Labor Day; working, retiring and living out the “golden years”


Ida May Fuller was the first social security recipient;  Ida May received $22.54 in January 1940 and lived until January 1975.  When she died Ida May was 101 years old;  but when the act passed in 1935 the average life expectancy was closer to 70 years, today it is nearly 80.

Canceled Mail: Could the U.S. Postal Service Really Close?

A great headline and a fitting way to celebrate the Labor Day Week.  The accompanying story in Time, outlines the financial and politician problems of the postal service.  Time says the service is challenged by two things, Congress and labor.  Congress because it controls the price of postage and the details of the cuts in operating costs that the service would like to institute: reducing the number of post offices by 3700, laying off 120,000 people and ending Saturday mail delivery.   Labor because the revenue shortfall and the impending default on a $5.5 billion payment on the 27th is labor related; 80 percent of the obligations of the postal service are employee benefits in general  – retirement funds in particular; for Fedex, by comparison benefits are 32 percent of expenses.

One has to approach all of those number conservatively, but on the surface of the reporting the story is exactly that of GM and the other car manufacturers.  A strong union over a period of 50, 60 or 70 years has successful negotiated the best possible terms of its workers.  But then the union and the postal service (or GM) met the economy and declining sales from increased competition.  The competitors are more efficient and more profitable and that only increases the strain on the postal service; the post office  is of course faced with a much larger problem than car  or other manufacturers or products, the Internet.   The post office provides a service not a product and the Internet offers that same service – for free; people pay their bills online, send emails, send advertising fliers and coupons and more all on online – the postal service is down 22 percent mail volume in the last five years.  The loss of revenues is not adequately offset by a reduction in costs – it cannot reduce the cost of labor enough.

Today we are celebrating a day of labor or a day for the laborers.  In 1882 – (it began a national holiday in 1894) – when the first “Labor Day” was celebrated, unions were struggling to gain a foothold.  In the newly industrialized world of work, wages were low and working conditions were long and difficult.  Over the next century unions made a great deal of progress in organizing workers and in negotiating better working conditions, higher wages and retirement benefits.  The working class joined the middle class and formed the core of the consumer society – the more workers were paid the more they spent on the products and services; that spending drives the economy.  However, the success of the unions has been their undoing; the benefit packages became so high that American companies were not equipped to compete internationally; the ever growing retirement cost have weakened many industries.  The recent recession has exacerbated the problem and added public service unions to the mix. Private industry and government agencies are both struggling to find ways out of the huge debt load of the retirement plans.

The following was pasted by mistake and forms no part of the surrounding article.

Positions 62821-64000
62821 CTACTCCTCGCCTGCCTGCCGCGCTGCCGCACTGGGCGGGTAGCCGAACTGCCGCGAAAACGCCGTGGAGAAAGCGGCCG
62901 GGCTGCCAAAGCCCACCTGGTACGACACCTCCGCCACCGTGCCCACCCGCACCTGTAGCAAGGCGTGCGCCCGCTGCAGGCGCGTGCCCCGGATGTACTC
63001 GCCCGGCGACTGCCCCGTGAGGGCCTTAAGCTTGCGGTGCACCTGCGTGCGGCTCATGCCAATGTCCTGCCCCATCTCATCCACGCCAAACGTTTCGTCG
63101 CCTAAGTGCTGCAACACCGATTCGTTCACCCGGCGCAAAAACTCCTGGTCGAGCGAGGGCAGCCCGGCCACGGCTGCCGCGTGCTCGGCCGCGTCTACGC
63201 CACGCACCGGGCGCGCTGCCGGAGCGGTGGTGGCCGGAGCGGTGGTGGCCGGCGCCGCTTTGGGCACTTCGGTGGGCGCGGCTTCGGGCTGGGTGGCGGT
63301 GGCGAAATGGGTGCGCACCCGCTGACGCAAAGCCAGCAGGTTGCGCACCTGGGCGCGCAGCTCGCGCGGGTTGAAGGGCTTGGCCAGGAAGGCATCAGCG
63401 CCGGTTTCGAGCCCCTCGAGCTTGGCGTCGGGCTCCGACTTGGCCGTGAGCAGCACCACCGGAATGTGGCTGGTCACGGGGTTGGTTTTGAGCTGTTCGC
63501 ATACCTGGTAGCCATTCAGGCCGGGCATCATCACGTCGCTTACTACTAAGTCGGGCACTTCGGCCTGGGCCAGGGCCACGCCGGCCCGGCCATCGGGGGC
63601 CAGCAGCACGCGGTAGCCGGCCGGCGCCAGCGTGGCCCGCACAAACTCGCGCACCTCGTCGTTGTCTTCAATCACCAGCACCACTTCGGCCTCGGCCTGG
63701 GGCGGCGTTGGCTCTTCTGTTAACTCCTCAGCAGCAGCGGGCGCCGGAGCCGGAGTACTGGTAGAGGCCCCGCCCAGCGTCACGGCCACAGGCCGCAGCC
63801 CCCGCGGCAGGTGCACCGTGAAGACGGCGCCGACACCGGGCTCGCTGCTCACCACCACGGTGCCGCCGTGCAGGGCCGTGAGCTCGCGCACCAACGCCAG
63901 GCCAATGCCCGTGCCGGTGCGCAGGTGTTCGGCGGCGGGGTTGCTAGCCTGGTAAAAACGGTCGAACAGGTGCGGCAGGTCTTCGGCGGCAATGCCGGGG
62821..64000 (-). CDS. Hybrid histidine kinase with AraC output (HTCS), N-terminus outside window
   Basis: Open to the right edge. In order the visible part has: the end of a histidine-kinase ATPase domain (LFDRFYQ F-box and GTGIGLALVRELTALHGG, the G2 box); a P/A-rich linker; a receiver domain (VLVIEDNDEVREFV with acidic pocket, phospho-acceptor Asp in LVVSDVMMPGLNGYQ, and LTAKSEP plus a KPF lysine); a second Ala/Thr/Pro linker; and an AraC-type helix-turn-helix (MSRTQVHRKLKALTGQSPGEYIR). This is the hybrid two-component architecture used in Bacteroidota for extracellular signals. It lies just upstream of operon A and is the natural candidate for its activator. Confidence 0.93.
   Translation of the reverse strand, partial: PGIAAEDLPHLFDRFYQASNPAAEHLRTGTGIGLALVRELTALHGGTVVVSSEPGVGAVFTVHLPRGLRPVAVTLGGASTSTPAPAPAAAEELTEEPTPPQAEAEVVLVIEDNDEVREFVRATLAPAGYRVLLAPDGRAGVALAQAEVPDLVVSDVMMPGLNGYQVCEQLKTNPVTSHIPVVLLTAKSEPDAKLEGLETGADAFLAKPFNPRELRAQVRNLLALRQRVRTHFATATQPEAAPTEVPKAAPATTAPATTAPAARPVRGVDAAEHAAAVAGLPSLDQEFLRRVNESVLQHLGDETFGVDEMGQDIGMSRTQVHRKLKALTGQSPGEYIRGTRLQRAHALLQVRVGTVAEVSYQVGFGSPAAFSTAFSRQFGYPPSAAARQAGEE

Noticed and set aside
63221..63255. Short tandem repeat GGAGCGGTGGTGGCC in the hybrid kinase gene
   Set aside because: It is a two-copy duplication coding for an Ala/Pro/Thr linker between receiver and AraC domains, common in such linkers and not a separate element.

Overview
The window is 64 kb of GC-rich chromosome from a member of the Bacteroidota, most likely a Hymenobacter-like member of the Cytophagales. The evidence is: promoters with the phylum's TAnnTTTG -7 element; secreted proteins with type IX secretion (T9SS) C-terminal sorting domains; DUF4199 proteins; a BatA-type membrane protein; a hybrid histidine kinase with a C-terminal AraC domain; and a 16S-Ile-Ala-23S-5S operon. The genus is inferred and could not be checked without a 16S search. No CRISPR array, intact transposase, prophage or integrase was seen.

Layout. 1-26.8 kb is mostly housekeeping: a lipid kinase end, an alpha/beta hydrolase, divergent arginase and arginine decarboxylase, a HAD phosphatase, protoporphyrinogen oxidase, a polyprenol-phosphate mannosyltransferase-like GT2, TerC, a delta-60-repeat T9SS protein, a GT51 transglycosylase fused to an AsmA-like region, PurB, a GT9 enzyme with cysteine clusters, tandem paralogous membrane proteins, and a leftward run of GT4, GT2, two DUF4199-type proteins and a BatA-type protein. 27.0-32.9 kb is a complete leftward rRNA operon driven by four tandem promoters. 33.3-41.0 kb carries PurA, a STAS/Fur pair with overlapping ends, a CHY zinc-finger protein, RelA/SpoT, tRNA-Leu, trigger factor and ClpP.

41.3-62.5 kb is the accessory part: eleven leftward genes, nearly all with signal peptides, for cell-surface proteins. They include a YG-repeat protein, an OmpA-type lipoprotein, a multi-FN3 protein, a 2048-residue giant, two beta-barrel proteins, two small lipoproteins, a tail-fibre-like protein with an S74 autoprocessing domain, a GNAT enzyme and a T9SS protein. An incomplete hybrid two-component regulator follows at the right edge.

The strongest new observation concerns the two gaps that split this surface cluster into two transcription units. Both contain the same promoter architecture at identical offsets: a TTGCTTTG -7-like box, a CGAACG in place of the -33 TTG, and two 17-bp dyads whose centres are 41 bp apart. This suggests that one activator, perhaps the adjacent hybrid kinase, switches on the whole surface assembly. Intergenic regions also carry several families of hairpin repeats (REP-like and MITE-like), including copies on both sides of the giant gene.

Retirement will be one of the major problems of the next decade.  It is at the heart of the debt debates in Congress;  social security is the government retirement program for those without other retirement plans.   As a society were are going to have to find a sustainable way of retirement – and as life-spans increase so will the dimensions of the problem.  Retirement is supposed to be the golden years, the rewards for years of dedication and hard work.  That idealistic view of later years of life may become as unrealistic as a Hollywood romance where the lucky couple meets, falls in love and lives happily ever after. Happy Labor Day!

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